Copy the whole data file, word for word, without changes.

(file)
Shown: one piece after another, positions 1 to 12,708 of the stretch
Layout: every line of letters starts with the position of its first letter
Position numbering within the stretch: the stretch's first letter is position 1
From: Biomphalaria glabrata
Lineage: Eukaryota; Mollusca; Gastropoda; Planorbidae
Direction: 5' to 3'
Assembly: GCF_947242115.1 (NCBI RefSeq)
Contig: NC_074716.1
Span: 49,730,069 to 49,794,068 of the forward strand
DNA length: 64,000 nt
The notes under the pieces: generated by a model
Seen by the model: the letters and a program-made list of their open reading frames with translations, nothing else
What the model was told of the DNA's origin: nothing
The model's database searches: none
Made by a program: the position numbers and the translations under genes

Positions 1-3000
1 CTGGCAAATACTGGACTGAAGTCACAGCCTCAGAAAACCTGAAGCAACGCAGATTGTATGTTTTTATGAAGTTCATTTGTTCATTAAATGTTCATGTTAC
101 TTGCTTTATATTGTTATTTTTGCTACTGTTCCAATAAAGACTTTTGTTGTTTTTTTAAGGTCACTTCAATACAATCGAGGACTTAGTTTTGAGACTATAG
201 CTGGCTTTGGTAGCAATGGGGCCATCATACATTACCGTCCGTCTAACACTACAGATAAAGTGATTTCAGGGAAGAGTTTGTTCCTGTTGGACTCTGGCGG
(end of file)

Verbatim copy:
Shown: one piece after another, positions 1 to 12,708 of the stretch
Layout: every line of letters starts with the position of its first letter
Position numbering within the stretch: the stretch's first letter is position 1
From: Biomphalaria glabrata
Lineage: Eukaryota; Mollusca; Gastropoda; Planorbidae
Direction: 5' to 3'
Assembly: GCF_947242115.1 (NCBI RefSeq)
Contig: NC_074716.1
Span: 49,730,069 to 49,794,068 of the forward strand
DNA length: 64,000 nt
The notes under the pieces: generated by a model
Seen by the model: the letters and a program-made list of their open reading frames with translations, nothing else
What the model was told of the DNA's origin: nothing
The model's database searches: none
Made by a program: the position numbers and the translations under genes

Positions 1-3000
1 CTGGCAAATACTGGACTGAAGTCACAGCCTCAGAAAACCTGAAGCAACGCAGATTGTATGTTTTTATGAAGTTCATTTGTTCATTAAATGTTCATGTTAC
101 TTGCTTTATATTGTTATTTTTGCTACTGTTCCAATAAAGACTTTTGTTGTTTTTTTAAGGTCACTTCAATACAATCGAGGACTTAGTTTTGAGACTATAG
201 CTGGCTTTGGTAGCAATGGGGCCATCATACATTACCGTCCGTCTAACACTACAGATAAAGTGATTTCAGGGAAGAGTTTGTTCCTGTTGGACTCTGGCGG